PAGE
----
We are in the worst time of this pandemic, and the holidays are upon us.  It may be a tough time for some of us to feel grateful, and it can also be a time when we find gratitude for things we may have taken for granted before. In the Greater Good Magazine, Psychologist Nathan Greene talks about how gratitude can be complicated during times of struggle. “Gratitude can come from the experience of not having, too, in reflecting on what we did have in the past and what we hope to have in the future.” Gratitude can even come from loss, as a way of making meaning. We realize our vulnerability and the essentialness of connection.

Paying it Forward

Gratitude is a thankful appreciation for what an individual receives, whether tangible or intangible. It’s acknowledging the goodness in our lives. Expressing gratitude reminds us that we need each other; that where we are, and how we came to be here is not just through our own effort. Being reminded of that fact then creates a sense of empathy for those who may not have had equal access to opportunities. It can bring about a sense of wanting to “pay it forward”, or what Alfred Adler called Social Responsibility. Contributing to something outside of oneself, then builds a greater sense of purpose, satisfaction and positive emotions, and the cycle continues.

Greater Happiness

Two psychologists, Dr. Robert A. Emmons of the University of California, Davis, and Dr. Michael E. McCullough of the University of Miami, have done much of the research on gratitude.  In their positive psychology research, gratitude is strongly and consistently associated with greater happiness. Their research shows that gratitude helps people feel more positive emotions, relish good experiences, improve their health, deal with adversity, and build strong relationships.

Look for what is right and good

The holidays are an opportunity for us to focus on those around us whom we appreciate.  What if we could incorporate gratitude into our daily lives? David DeSteno, in his new book, Emotional Success, The Power of Gratitude, Compassion and Pride, tells us how we can enlist our emotions to be better people.  Simply focusing on what we have (not what we don’t have) creates positive emotions.  These emotions are constructive and powerful.  Martin Seligman, the author of Learned Optimism, believes that positive emotions have evolved to motivate and guide us to win-win situations.  In his book, Authentic Happiness, Seligman states, “positive emotions are part of a sensory system that alerts to us the presence of a potential win-win. They also set up an action repertoire and a mindset that broadens and builds abiding intellectual and social resources.  Positive emotions, in short, build the cathedrals of our lives.”

Build a Gratitude Practice

So how can we build a gratitude practice that has so many benefits? Here are a few simple ideas. Pick one that you can start today:

  • Keep a gratitude journal.  Choose a quiet time of the day when you have some time to reflect.  Write about something you like working on, or are getting better at doing.  Write about people in your life, nature, opportunities, and simple pleasures. Do this at least once a week, or more if it fits into your lifestyle.  Many people say that writing first thing in the morning starts their day with a more positive mindset.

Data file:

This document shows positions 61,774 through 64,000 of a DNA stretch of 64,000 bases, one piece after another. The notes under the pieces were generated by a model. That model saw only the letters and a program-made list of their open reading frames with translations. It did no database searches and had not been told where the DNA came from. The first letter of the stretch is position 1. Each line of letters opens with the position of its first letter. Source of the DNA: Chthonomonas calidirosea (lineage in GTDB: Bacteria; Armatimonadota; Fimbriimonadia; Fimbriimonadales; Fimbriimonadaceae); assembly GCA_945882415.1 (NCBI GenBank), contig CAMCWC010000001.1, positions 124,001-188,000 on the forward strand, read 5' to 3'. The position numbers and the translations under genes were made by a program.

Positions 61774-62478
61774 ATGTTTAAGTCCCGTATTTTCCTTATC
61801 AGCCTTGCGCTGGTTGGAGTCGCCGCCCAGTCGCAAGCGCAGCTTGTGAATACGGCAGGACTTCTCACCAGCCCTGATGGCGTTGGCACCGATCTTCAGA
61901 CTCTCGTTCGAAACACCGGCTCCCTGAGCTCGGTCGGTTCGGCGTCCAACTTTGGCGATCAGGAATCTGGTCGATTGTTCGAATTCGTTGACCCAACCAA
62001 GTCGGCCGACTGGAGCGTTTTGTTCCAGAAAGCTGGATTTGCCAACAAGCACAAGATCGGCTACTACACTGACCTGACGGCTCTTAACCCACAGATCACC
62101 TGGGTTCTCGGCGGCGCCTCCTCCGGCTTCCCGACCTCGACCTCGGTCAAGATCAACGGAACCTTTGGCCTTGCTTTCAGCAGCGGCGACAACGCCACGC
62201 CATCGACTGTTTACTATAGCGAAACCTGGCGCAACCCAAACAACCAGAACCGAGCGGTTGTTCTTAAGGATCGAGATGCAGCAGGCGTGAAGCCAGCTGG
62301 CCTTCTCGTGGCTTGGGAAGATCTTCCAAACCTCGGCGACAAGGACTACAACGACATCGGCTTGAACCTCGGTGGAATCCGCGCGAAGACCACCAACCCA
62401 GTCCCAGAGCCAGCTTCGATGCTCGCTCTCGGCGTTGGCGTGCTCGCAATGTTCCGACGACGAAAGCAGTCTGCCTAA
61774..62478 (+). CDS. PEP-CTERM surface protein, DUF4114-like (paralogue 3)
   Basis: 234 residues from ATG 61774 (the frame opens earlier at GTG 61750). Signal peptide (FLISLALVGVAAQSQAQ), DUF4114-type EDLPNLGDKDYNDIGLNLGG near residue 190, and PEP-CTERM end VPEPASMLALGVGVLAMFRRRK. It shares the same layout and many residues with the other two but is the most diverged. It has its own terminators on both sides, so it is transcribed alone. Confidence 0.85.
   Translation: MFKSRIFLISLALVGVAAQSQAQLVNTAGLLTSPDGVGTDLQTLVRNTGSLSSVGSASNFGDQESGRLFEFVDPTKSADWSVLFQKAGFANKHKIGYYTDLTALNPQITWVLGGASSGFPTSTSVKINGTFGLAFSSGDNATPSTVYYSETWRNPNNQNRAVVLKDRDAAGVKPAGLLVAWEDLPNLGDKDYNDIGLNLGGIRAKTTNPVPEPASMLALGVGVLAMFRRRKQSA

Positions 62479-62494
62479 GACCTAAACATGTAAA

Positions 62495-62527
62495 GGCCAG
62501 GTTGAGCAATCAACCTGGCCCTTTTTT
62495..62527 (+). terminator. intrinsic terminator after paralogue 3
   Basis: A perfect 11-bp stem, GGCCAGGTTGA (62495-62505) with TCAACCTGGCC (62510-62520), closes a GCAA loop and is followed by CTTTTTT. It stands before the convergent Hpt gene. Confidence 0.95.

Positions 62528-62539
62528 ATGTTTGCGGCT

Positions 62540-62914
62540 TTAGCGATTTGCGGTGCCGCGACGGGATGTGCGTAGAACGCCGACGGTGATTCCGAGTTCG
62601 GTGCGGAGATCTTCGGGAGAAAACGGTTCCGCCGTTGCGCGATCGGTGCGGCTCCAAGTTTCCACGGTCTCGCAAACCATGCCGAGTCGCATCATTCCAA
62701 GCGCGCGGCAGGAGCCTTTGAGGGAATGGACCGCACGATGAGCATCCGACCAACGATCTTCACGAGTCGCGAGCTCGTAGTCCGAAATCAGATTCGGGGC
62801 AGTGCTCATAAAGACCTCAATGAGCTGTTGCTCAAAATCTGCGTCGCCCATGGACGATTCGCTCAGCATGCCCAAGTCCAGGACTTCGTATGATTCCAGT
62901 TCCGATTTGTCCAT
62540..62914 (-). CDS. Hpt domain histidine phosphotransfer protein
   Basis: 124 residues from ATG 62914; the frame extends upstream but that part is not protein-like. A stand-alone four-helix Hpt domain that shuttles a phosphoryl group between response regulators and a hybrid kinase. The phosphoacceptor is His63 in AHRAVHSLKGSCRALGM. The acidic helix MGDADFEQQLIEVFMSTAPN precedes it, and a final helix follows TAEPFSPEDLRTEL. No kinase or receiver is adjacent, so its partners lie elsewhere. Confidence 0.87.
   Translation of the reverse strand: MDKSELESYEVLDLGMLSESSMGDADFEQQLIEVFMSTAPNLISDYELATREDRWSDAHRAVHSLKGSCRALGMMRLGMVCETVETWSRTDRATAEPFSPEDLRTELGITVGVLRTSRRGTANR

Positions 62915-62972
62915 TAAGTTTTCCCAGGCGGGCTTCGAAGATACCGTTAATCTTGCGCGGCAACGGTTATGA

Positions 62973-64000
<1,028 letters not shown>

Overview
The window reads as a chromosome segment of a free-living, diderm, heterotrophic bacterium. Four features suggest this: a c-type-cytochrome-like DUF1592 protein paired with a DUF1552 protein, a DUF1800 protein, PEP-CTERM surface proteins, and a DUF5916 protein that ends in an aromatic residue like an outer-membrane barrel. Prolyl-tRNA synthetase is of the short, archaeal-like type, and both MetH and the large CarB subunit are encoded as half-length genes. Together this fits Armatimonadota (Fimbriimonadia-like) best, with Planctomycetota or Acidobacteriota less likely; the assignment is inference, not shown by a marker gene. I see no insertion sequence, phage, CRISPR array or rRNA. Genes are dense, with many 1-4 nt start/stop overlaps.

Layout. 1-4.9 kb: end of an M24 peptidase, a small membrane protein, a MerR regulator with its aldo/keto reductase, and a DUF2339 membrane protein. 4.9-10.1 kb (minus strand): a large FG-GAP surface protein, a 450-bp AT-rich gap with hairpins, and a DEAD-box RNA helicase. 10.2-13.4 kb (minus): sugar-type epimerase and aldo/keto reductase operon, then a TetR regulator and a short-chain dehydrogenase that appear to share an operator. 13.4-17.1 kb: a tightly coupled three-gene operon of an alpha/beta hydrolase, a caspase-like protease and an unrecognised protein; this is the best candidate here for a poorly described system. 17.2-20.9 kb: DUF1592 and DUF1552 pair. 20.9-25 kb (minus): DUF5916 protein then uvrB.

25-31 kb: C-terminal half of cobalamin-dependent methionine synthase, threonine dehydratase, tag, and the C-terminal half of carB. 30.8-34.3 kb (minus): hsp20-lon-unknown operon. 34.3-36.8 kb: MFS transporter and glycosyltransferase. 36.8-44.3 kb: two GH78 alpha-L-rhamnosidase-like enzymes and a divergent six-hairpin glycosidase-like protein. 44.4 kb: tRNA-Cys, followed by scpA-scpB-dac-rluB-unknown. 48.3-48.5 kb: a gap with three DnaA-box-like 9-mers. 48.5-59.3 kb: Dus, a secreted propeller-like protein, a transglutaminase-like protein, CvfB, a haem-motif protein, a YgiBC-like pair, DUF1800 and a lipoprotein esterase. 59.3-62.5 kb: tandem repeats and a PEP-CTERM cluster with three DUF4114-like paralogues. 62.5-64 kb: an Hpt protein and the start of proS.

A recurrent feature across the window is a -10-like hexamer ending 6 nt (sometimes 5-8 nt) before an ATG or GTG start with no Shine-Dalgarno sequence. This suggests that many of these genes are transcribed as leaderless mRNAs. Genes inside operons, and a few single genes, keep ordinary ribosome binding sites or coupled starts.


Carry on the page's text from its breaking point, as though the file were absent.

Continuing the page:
• Express gratitude to another.  This can be by phone, email, handwritten letter, or face-to-face.  It can be someone in particular that you owe a debt of gratitude.  It doesn’t matter how long ago in your history.  Think about how much you would appreciate hearing from an old friend, relative, colleague, or student about how much they have meant to you.  It could be to someone you don’t know personally. I’m grateful for the postal carriers, garbage collectors, healthcare workers who put their lives on the line, and researchers working on treatment for Covid-19 and its vaccine around the world.  Most importantly, express gratitude to those that you live with.  These are often the people whom we take for granted, and maybe assume that we don’t notice their contribution.
  • Quiet contemplation.  This can be through prayer, meditation, or just reflection.  Think about one thing each day that you normally take for granted: the fresh air outside, the warm heat in your building, the hot coffee you have in the morning. Or, contemplate each of your objects of gratitude and how they have enriched your life.
  • Mindfulness.  Simply being present to what is right in front of us, and savoring the moment.  We can work on reminding ourselves that each day is a gift and an opportunity to do something new, or resume a comforting ritual.

Be the Change You Long to See

In therapy, we talk about how as individuals and as partners in couple relationships, we can get stuck in negative patterns of behavior.  Changing one aspect of your life can change the entire structure for the better.  A simple act of kindness can jump-start a cascade of positive consequences.  It can also impact your self-perception, so you begin to see yourself as a more compassionate person.  Offering gratitude to another also leads to reciprocation, even though it’s not done with that expectation. It’s about building your own positive emotions.

Learn more about adding Gratitude to you life

Learn the practice of appreciation dialogues in a Getting the Love You Want Workshop-now virtual. Couples relationship workshops are offered monthly at the Imago Center. Learn more here. Register today for the 2 part Dec5/6, 12/13 workshop with Caroline Bernhardt-Lanier and Jason Bernhardt-Lanier